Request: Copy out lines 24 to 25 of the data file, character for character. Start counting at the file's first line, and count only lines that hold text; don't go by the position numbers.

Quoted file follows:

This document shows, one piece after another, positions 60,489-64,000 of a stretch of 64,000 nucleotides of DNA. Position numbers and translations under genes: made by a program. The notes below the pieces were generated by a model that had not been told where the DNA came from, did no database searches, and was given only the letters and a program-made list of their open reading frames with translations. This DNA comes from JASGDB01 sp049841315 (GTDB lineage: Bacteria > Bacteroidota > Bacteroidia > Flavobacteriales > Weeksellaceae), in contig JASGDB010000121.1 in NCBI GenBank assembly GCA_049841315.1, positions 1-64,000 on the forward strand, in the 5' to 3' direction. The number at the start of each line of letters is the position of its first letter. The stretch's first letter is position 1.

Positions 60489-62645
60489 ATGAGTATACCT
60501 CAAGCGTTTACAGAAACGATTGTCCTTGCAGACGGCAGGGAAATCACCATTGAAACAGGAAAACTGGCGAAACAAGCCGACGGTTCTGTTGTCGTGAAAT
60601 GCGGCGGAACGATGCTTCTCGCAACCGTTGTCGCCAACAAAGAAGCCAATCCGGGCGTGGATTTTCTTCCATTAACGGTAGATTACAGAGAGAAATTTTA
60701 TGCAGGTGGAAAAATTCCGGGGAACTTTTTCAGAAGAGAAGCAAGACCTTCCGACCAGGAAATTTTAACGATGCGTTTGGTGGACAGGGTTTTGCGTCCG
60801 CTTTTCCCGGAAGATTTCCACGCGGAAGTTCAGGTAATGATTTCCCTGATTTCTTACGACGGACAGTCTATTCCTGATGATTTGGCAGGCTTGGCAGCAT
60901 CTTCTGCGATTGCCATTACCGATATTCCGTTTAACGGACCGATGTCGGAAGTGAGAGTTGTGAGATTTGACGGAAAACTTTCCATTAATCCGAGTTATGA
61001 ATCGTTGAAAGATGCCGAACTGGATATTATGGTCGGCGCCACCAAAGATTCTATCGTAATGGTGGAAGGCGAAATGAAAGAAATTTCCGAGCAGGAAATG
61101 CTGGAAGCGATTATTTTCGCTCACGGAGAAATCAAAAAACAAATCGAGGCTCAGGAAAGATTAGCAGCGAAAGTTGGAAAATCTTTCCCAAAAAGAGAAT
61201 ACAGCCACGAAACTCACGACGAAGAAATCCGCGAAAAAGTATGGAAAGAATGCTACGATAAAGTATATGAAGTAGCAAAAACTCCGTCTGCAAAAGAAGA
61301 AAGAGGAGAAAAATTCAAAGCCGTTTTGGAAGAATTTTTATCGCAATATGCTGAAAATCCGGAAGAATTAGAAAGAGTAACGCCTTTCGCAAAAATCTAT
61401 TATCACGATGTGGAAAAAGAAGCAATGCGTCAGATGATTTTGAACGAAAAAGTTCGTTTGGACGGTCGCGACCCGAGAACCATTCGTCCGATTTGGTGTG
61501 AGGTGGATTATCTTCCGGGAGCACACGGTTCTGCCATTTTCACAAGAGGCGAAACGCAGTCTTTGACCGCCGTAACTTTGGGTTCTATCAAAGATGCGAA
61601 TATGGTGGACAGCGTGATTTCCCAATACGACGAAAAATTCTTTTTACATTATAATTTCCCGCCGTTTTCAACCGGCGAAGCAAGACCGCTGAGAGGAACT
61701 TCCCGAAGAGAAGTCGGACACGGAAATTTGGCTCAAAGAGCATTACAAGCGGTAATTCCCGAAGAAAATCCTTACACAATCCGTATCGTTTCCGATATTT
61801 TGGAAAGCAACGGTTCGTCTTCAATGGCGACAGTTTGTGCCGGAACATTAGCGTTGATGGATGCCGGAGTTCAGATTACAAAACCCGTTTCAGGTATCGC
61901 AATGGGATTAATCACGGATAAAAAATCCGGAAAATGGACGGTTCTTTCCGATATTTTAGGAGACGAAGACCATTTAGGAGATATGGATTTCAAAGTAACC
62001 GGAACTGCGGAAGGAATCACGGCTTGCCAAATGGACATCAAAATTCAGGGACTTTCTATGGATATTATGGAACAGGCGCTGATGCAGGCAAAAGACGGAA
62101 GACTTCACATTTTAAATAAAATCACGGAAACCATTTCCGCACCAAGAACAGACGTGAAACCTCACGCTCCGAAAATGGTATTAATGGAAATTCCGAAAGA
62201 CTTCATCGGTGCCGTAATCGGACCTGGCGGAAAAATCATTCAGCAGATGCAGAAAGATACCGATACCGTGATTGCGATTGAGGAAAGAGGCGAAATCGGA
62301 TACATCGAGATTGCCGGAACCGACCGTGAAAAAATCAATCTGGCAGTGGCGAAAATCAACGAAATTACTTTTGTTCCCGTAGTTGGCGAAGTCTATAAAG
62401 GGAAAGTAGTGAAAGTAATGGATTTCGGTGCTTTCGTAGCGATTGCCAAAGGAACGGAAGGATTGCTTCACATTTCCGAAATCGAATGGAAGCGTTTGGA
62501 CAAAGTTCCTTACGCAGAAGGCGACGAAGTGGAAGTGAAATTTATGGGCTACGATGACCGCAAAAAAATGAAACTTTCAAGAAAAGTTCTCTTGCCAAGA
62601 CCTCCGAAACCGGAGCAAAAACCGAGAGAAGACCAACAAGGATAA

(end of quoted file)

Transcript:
62501 CAAAGTTCCTTACGCAGAAGGCGACGAAGTGGAAGTGAAATTTATGGGCTACGATGACCGCAAAAAAATGAAACTTTCAAGAAAAGTTCTCTTGCCAAGA
62601 CCTCCGAAACCGGAGCAAAAACCGAGAGAAGACCAACAAGGATAA